Top cybercrime threats for 2015

Cape Town - Cyber security woes have haunted IT professionals in 2014, but experts suggest that the pain will continue in 2015.

According to security firm Check Point, the bad news for security in 2014 is set to increase as cyber criminals look to exploit software and steal sensitive data and financial information.

In 2013 alone, US government officials responded to 228 700 cyber incidents in federal agencies as part of a $10bn a year effort to contain attacks from both cyber criminals and state actors.

In SA, the problem is as acute, though not widely reported. Cyber criminals often steal personal identities as a way of conducting fraud.

"It costs this country in excess of R3bn per annum in ID theft just from a governmental perspective. Imagine what it costs business," Andrew Kirkland, Trustwave regional director for Africa told Fin24.

He said that local companies have a lax attitude to security of their data and even if there was a breach, public reporting is unlikely.

"In South Africa, no. Nobody's going out there to publicly announce that they had a data breach. That would be quite catastrophic for them."

But hacking is not only about coding. The first target for a cyber criminal is to target the people using computers and smartphones through direct methods such as spam or phishing.

"Often the first kind of vulnerability exploited by attackers is the human one. They use social engineering techniques to trick individuals who work for an organisation into doing something that jeopardises corporate security," said Ghareeb Saad, senior security researcher with the Global Research & Analysis Team, Middle East, Turkey and Africa at Kaspersky Lab.

Hackers have been able to infiltrate corporate networks by using seemingly simple techniques such as sending e-mails designed to appear as if sent from senior management.

Below then are Check Point's top 6 malware threats for 2015:

Zero-second malware

Malware authors are increasingly using obfuscation tools so their attacks can bypass detection by anti-malware products and infiltrate networks. Threat Emulation, also known as sandboxing, is a critical layer of defence against this explosion in unknown infectious agents.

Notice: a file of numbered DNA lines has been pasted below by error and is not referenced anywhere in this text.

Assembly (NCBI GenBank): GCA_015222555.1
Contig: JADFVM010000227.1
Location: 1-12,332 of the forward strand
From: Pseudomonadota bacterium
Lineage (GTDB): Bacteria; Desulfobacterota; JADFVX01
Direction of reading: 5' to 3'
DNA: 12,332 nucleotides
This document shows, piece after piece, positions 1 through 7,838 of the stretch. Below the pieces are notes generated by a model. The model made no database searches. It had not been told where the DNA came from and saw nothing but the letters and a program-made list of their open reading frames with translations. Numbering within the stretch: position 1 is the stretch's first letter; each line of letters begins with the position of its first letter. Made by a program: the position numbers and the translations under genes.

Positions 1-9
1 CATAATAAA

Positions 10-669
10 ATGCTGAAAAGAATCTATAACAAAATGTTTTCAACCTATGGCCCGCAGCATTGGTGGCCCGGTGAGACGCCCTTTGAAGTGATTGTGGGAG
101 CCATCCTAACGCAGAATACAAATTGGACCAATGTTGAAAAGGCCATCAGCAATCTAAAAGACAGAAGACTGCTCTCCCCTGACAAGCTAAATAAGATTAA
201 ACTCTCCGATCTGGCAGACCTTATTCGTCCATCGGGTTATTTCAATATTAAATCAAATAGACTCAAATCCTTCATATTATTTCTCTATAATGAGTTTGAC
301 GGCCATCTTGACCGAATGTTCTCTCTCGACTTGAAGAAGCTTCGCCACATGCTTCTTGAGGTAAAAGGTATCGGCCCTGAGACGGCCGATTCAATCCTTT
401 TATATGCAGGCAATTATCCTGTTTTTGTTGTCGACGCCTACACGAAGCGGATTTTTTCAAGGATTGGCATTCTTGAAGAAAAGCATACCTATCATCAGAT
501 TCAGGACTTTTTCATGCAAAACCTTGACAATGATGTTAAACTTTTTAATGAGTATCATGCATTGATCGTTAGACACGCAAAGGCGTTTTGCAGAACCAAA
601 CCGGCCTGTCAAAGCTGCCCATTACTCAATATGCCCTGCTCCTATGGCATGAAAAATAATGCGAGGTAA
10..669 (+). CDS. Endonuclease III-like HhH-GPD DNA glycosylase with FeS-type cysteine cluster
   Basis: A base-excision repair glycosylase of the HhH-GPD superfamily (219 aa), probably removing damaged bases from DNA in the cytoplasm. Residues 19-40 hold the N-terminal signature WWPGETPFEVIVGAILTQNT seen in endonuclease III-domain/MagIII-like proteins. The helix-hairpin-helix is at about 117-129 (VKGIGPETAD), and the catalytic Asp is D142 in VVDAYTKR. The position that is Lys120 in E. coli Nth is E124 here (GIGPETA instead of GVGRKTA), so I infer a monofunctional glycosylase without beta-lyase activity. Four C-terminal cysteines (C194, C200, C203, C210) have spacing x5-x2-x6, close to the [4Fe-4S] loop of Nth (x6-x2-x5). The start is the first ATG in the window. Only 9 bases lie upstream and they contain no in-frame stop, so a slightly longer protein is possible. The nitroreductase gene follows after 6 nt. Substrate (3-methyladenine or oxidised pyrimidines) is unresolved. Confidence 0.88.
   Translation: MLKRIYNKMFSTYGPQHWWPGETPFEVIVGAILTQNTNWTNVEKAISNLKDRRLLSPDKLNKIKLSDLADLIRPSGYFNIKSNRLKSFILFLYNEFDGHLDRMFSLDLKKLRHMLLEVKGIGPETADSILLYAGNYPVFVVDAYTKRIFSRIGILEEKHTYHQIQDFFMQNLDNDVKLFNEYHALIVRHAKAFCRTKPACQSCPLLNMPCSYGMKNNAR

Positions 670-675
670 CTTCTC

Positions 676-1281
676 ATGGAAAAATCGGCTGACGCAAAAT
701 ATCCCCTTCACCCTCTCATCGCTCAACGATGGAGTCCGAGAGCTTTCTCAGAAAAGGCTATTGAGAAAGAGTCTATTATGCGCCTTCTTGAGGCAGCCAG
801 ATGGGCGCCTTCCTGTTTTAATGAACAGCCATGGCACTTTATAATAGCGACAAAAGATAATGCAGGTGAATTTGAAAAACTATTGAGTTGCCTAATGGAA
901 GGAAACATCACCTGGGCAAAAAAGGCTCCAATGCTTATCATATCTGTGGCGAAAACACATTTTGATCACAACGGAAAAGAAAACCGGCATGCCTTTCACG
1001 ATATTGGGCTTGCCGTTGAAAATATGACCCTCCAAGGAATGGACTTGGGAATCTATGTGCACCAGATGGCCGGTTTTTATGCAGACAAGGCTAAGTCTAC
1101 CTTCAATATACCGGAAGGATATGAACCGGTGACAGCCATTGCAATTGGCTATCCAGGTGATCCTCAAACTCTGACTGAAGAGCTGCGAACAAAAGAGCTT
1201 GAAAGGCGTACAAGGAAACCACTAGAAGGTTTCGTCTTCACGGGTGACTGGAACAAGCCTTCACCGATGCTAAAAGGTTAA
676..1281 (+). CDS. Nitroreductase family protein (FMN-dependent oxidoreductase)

The company said that bots will continue to be a core attack technique, because they’re effective.  The Check Point 2014 Security Report found that 73% of companies had existing bot infections a 10% increase compared with 2013 and critically, 77% of these infections were active for more than four weeks.

Mobile matters

Mobile device security remains an ongoing headache for IT professionals with Check Point revealing that 42% of companies had security incidents related to mobile devices, which cost more than $250 000 to tackle.

The company expects mobile security incidents to increase as 44% of organisations do not manage corporate data on employee devices.

Biting into mobile payments

Attackers are likely to step up the intensity of cyber intrusions of mobile payment systems as Apple Pay spurs development of multiple systems.

Compromised payment systems could see real word rewards for attacks which reveal consumer financial data.

Open source, open target

The revelation of Heartbleed, Poodle, Shellshock attacks shocked the IT community because they can potentially target anyone who uses an internet-connected computer.

In 2015, hackers will continue to search for these kinds of vulnerabilities to exploit them before patches can be developed.

Attacks on infrastructure

The Stuxnet, Flame and Gauss malware have taken cyber attacks by nation states to a level where significant damage can be done on infrastructure targets.

In 2014, the FBI arrested US National Weather Service employee Xiafen "Sherry" Chen for illegally downloading restricted files on vulnerabilities in 85 000 US dams.

Nearly 70% of critical infrastructure companies surveyed by the Ponemon Institute suffered a security breach over the last year.

Suspect devices

Criminals will be first adopters for new, internet connected technology. As more devices come online, criminals will look to exploit vulnerabilities to gain access to home networks.

Security researcher Nitesh Dhanjani demonstrated hacking into the Philips Hue LED smart light through a malware script on to a user's computer.

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